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ODN 1826 FITC

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ODN 1826 FITC

Class B - FITC-labeled ODN 1826

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50 µg

tlrl-1826f
+-
$150
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FITC labeled CpG oligonucleotide - Murine TLR9-preferred ligand

TLR9 activation with ODN 1826
TLR9 activation with ODN 1826

ODN 1826 FITC is the labeled version of ODN 1826, a Class B CpG oligonucleotide (ODN) with a preference for the mouse Toll-like receptor 9 (mTLR9). ODN 1826 is a short synthetic single-stranded DNA molecule containing unmethylated CpG dinucleotides (CpG motifs). It contains a full phosphorothioate backbone and is nuclease-resistant. These synthetic unmethylated CpG motifs mimic microbial DNA and act as immunostimulants via TLR9. 

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Mode of action

Stimulatory CpG ODNs are internalized and activate the endosomal receptor TLR9. Activation of TLR9 triggers NF-κB- and interferon regulatory factor (IRF)-mediated pro-inflammatory responses upon the recognition of unmethylated cytosine-phosphorothioate-guanosine (CpG) forms of DNA [1-3]. Unmethylated CpG dinucleotides are a hallmark of microbial (bacterial, viral, fungal, and parasite) DNA, as well as mitochondrial self-DNA [3, 4]. Class B (also called Type K) CpG ODNs, such as ODN 1826, contain a full phosphorothioate backbone with one or more CpG dinucleotides. They strongly activate B cells but weakly stimulate IFN-α secretion in plasmacytoid dendritic cells [5].

InvivoGen's ODN 1826 FITC is the labeled version of the ODN 1826, a strong mTLR9 agonist verified using our HEK-Blue™ reporter cell lines expressing human or mouse TLR9 (see figures here).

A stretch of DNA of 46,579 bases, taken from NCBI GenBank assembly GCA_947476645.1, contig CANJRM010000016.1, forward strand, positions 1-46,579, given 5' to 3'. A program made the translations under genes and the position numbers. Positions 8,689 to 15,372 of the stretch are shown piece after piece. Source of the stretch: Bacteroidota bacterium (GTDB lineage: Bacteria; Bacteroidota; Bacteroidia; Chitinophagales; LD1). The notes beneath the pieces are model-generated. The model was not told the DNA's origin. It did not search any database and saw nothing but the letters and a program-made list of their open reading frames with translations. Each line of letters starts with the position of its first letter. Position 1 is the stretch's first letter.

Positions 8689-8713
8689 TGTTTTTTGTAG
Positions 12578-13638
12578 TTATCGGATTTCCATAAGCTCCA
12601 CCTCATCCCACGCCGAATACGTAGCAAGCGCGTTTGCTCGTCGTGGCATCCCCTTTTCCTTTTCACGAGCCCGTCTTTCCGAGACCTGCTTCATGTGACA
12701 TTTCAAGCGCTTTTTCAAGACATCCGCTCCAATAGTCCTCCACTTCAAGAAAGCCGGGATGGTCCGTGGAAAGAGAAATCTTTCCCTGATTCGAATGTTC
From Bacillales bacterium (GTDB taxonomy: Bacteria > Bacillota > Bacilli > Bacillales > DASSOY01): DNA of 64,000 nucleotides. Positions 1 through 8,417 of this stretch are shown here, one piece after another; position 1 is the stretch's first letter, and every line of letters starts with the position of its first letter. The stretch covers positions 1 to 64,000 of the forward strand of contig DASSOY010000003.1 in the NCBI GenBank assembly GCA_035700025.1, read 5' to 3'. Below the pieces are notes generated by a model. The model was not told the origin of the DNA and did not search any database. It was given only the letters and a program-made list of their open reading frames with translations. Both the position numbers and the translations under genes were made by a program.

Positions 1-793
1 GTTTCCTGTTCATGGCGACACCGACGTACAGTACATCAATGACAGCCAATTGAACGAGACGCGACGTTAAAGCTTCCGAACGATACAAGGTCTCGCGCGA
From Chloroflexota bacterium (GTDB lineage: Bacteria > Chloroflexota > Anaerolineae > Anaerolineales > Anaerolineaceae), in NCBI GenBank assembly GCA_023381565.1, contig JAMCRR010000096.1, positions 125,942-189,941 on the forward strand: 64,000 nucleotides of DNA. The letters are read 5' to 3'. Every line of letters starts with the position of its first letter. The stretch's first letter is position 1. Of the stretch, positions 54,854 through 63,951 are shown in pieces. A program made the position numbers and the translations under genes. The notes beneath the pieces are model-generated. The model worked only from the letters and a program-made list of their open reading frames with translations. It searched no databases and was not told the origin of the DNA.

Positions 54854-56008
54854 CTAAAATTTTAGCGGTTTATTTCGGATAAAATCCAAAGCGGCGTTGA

ODN 1826 FITC can be used to evaluate CpG ODN binding, cellular uptake, and localization by confocal laser-scanning microscopy (excitation 495 nm, emission 520 nm) (data not shown) or flow cytometry (see figure). The labeled ODN retains the biological activity. 

 

Key features of ODN 1826 FITC

  • Potent activator of mouse TLR9
  • FITC labeled
  • Synthetic ODN with unmethylated CpG motifs
  • Each lot is functionally tested

 

Get more information about CpG ODNs Classes.

 

Read our review Read our review on TLR9 agonists: double-edged sword for immune therapies.

 

 

References

1. Kumagai Y. et al., 2008. TLR9 as a key receptor of the recognition of DNA. Adv. Drug. Deliv. Rev. 60(7):795-804.
2. Heinz L.X. et al., 2021. TASL is the SLC15A4-associated adaptor for IRF5 activation by TLR7-9. Nature. 581(7808):316-322.
3. Kayraklioglu N. et al., 2021. CpG oligonucleotides as vaccine adjuvants. DNA Vaccines: Methods and Protocols. Methods in Molecular Biology. Vol. 2197. p51-77.
4. Kumar V., 2021. The trinity of cGAS, TLR9, and ALRs: guardians of the cellular galaxy against host-derived self-DNA. Front. Immunol. 11:624597.
5. Krieg A.M. et al., 1995. CpG motifs in bacterial DNA trigger direct B-cell activation. Nature. 374(6522):546-9.

Figures

Detection of ODN 1826 FITC
Detection of ODN 1826 FITC

Detection of ODN 1826 FITC. RAW-Blue™ cells were left untreated or incubated with ODN 1826 (unlabeled) or ODN 1826 FITC. After 16h - 24h, the cells were analyzed using flow cytometry.

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Specifications

Specificity: murine TLR9 agonist

Working concentration: 1-5 μM

ODN 1826 sequence : 5’-tccatgacgttcctgacgtt-3’ (20 mer)
Note: Bases are phosphorothioate (nuclease resistant).

Spectral Properties of FITC:

  • Excitation λ max: 495 nm
  • Emission λ max: 520 nm

Quality control:

  • ODN 1826 FITC has been validated by flow cytometry and cellular assays.